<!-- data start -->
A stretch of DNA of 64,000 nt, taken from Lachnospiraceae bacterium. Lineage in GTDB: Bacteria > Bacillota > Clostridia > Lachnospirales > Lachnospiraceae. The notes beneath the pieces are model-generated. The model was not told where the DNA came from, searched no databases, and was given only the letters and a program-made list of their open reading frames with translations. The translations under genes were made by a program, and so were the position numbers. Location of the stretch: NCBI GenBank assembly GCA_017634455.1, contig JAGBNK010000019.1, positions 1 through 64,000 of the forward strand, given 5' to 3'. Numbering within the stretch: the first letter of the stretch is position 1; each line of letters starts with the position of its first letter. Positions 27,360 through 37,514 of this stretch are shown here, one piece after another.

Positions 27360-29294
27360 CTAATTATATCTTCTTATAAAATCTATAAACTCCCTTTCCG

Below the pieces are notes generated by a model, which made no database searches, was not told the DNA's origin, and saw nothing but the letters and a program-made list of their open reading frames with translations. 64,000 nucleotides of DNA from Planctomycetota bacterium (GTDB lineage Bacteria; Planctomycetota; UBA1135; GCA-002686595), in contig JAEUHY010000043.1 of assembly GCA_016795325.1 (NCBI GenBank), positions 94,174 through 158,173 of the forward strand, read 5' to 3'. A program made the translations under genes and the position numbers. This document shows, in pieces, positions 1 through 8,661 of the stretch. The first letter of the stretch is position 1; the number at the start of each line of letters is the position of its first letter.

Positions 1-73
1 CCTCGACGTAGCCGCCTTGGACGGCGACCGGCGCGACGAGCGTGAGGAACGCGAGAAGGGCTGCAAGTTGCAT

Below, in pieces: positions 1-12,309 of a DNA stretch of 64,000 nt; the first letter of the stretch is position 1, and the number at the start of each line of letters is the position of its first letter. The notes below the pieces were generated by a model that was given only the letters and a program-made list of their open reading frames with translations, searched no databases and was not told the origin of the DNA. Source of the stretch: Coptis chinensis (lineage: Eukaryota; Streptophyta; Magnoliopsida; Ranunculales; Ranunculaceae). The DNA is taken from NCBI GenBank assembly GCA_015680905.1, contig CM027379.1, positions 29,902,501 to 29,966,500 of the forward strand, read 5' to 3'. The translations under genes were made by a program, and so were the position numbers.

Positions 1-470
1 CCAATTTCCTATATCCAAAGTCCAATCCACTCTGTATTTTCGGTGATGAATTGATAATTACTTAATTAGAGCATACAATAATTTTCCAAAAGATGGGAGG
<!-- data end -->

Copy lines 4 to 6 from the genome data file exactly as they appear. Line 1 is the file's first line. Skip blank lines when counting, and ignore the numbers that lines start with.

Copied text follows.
Below the pieces are notes generated by a model, which made no database searches, was not told the DNA's origin, and saw nothing but the letters and a program-made list of their open reading frames with translations. 64,000 nucleotides of DNA from Planctomycetota bacterium (GTDB lineage Bacteria; Planctomycetota; UBA1135; GCA-002686595), in contig JAEUHY010000043.1 of assembly GCA_016795325.1 (NCBI GenBank), positions 94,174 through 158,173 of the forward strand, read 5' to 3'. A program made the translations under genes and the position numbers. This document shows, in pieces, positions 1 through 8,661 of the stretch. The first letter of the stretch is position 1; the number at the start of each line of letters is the position of its first letter.

Positions 1-73
1 CCTCGACGTAGCCGCCTTGGACGGCGACCGGCGCGACGAGCGTGAGGAACGCGAGAAGGGCTGCAAGTTGCAT